Homework Assignment: Downstream Hydrological and Ecological Effects of Dams

Global Water Concerns

  • Overview

In this homework exercise you will examine the downstream effects of large dams on river hydrology. In particular, you will use data from the U.S. Geological Survey to assess dam impacts on annual peak discharge (Qpk), the largest discharge observed in a given year. You will start by analyzing the impact of Glen Canyon Dam on the Colorado River. You will then explore issues related to the ethical use of hydrological data, and how such data can be used to inform important water management decisions.

This file contains the homework assignment instructions. See the second file, Dam Impacts Answer Sheet, which you will complete and upload to Canvas.

  • Background: Glen Canyon Dam

The Glen Canyon Dam is a concrete arch dam on the Colorado River, 16 miles upstream from Lee’s Ferry, Arizona. Built between 1956 and 1966, its construction led to the creation of Lake Powell. At 250 miles2, Lake Powell is the second largest artificial reservoir in the United States (after Lake Mead, located several hundred miles downstream). Lake Powell is the focal point of the popular Glen Canyon National Recreation Area. Initially, the Glen Canyon Dam was built to moderate flow of the Colorado River, reducing both floods and droughts in the region, and to ensure water availability to the Upper Basin of the Colorado River.

However, the Glen Canyon Dam is a contentious issue, pitting environmental, social, and financial concerns against one another. Proposals to decommission the dam and drain the reservoir have gained support from mainstream environmental organizations (e.g., the Sierra Club Board of Directors endorsed the idea in 1996), while stakeholder support to maintain the dam and lake abounds as well. The dam regulates streamflow in the Grand Canyon, a popular whitewater rafting and recreational destination.

Since the mid-1990s, dam managers have occasionally released above-average volumes of water (termed High Flow Experimental Releases, HFE’s) in order to temporarily alter river hydrology and attempt to restore geological and ecological characteristics of the river below the dam. These flows are designed to mimic historic natural floods, though their magnitude is constrained by the capacity of the dam. Without using the spillways, the dam can release a maximum of 45,000 cfs through the hydropower system and jet tubes.

  • Impact of Glen Canyon Dam on Colorado River Peak Flows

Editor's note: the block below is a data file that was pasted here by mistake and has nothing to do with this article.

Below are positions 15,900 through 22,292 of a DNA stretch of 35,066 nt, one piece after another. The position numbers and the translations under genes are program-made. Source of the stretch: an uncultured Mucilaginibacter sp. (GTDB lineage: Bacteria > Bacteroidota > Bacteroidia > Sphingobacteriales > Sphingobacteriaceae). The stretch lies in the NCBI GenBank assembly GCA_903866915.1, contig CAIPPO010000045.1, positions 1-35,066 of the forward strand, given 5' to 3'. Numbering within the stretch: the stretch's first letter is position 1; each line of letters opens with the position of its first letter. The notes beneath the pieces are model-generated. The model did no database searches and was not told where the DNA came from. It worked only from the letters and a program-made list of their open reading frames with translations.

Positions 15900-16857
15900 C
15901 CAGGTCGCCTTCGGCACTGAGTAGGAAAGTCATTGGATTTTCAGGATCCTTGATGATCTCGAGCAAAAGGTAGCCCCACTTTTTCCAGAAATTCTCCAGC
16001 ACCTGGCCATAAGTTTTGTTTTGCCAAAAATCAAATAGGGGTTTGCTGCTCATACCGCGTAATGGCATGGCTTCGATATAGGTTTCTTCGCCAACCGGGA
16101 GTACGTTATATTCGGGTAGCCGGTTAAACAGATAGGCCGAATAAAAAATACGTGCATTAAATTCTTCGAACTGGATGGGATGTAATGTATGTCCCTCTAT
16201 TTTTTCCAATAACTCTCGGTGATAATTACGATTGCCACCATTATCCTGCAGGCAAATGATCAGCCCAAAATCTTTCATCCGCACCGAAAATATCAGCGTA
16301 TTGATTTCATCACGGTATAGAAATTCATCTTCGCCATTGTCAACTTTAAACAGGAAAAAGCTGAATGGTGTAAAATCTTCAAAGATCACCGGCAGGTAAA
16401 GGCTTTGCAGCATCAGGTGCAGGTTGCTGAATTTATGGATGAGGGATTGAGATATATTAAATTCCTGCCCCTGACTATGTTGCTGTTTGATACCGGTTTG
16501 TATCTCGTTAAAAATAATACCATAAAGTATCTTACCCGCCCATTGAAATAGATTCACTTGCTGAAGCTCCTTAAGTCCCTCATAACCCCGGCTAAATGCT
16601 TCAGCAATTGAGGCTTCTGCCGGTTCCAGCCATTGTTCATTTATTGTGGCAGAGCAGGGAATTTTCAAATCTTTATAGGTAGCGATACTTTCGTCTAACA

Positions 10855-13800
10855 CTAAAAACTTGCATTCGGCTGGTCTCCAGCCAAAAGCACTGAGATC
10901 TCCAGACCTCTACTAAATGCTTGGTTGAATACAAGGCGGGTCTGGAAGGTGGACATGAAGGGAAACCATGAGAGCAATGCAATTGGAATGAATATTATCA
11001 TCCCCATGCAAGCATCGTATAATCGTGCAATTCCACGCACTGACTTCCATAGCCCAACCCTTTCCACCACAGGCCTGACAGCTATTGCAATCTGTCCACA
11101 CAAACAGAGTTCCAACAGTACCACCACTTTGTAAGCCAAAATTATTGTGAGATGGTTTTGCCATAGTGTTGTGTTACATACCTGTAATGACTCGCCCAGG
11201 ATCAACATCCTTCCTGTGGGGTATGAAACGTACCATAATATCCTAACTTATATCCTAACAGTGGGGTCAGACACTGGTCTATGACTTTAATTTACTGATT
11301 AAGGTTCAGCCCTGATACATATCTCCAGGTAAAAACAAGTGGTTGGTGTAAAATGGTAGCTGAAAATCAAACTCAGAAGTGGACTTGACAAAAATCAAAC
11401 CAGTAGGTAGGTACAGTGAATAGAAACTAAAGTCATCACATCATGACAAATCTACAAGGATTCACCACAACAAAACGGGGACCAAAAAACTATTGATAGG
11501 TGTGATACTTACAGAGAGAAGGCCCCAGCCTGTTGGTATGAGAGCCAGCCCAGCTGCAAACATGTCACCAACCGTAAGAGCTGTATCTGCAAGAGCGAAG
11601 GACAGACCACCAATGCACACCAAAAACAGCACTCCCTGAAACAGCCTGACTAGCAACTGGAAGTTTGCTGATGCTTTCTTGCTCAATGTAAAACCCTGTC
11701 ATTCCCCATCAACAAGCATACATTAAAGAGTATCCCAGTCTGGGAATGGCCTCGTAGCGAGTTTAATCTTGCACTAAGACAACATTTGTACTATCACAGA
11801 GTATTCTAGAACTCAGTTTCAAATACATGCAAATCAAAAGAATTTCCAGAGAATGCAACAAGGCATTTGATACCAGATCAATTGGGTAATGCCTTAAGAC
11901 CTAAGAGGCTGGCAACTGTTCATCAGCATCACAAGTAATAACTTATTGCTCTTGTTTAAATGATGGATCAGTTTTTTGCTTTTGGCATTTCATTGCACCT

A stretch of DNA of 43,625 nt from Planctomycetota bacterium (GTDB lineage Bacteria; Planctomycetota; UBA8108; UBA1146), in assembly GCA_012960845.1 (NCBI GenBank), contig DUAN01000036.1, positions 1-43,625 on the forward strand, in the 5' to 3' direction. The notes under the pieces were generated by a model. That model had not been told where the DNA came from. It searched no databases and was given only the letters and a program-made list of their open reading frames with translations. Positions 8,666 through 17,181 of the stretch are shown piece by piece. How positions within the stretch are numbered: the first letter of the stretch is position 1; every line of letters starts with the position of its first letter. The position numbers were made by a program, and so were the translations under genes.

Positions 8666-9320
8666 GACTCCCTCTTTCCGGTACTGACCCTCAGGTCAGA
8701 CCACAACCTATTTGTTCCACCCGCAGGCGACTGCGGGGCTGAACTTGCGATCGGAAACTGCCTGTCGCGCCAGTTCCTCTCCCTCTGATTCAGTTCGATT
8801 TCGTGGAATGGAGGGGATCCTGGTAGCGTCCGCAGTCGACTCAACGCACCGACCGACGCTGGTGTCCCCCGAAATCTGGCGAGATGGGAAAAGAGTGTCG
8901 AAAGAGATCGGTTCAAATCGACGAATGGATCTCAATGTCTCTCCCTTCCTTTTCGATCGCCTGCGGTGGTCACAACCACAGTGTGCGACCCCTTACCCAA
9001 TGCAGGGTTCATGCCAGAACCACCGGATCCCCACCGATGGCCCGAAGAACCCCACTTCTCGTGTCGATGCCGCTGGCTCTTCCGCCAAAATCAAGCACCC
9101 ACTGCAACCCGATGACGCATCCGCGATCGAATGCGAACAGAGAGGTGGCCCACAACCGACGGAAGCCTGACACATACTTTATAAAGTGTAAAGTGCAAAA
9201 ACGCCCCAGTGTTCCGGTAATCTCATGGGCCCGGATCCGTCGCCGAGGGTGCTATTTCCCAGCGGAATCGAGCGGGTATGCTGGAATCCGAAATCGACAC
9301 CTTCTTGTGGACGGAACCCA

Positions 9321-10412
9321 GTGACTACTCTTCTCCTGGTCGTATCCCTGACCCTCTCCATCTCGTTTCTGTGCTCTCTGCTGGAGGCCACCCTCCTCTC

The US Geological Survey (USGS) collects streamflow (discharge) data at >25,000 sites in the USA. For the first part of the exercise, you will work with streamflow data for the Colorado River at Lee’s Ferry, Arizona. Lee’s Ferry is located just downstream of the present day Glen Canyon Dam, which was completed in 1966. Glen Canyon Dam is a 710-foot high concrete arch dam. It provides hydropower, and also regulates Colorado River flows to the downstream Lake Mead (the largest reservoir in the USA, impounded by Hoover Dam). Prior to dam construction and river regulation, the natural Colorado River had a snowmelt-dominated annual hydrograph, and high inter-annual flow variability (large differences in annual flow volume and peak discharge from year to year).

  • Download the Colorado River data series from the USGS website

You will first download the streamflow data for the river from the USGS water data website:

This is the web page for the National Water Information System Web Interface. On this page, select ‘Surface Water.’ On the next page, scroll down and select the ‘Peak-Flow Data’ button.  On the next page, click ‘Site Number’ as the Site Identifier you will use to find your data, and then click ‘Submit.’ Next, type in ‘09380000’ and click ‘Submit.’ Once you click on the site number on the next page, you will be taken to the main webpage for the gage. The gauge you are using is: USGS 09380000 COLORADO RIVER AT LEES FERRY, AZ.

  • Once you are at the web site for the gage, click on the menu for ‘Available data for this site’ and choose “Surface water: Peak streamflow”
  • Under “Output Formats” specify that you want to retrieve a “Tab-separated file.” Include the entire period of record. Note that these are water years, running from October 1- September 30.
  • This should produce a page of text containing several rows of information about the data record, and then columns of data.
  • Bring the data into Excel
  • To copy the gage data from your browser window, Right click in the browser window  Select all  Ctrl-C. Alternatively, you can press Ctrl-A (Ctrl and A at the same time) to select everything in the window.
  • Then, open a workbook in Excel, and click on the top left cell of the first worksheet. On the Home tab, click Paste  Paste Special  text. This will past the gage data into the Excel sheet.
  • Make sure to Save your file, someplace where you will be able to find it. To do this, click File  Save As, and then specify a filename and location. You only need to name the file once. After that, as you work just periodically click on the floppy disk icon in the upper left of the Excel window to update your saved file.
  • Next, you can clean up the data by deleting the rows of extraneous information that appear at the top of the spreadsheet. Also – make sure to use only the data for the continuous record. For the Colorado River at Lees Ferry, the first data point should be for 1921, the first year of the continuous record.
  • Note: if your data (i.e., date and discharge values) do not appear in separate columns in the spreadsheet, select the data cells (all of column A) and then go to Data Text to Columns. Follow the prompts to choose the “Fixed width” option. Select break locations so that you end up with 6 columns: (1) USGS 9380000, (2) Dates of peak discharge occurrences, (3) Discharge values, cfs, (4) extra data codes, (5) State, feet, (6) more extra data codes. After you do this, scroll through the entire data series to make sure it looks OK. It may need some editing!

It should look something like this:

  • You can delete columns 4 and 6, and add titles. This will yield a spreadsheet like this:
  • Visualize the impact of Glen Canyon Dam on peak discharge: Graph the data.
  • Produce a graph of the peak discharge values. Customize your chart to provide a title, and axis labels (with units). Make the graph look good!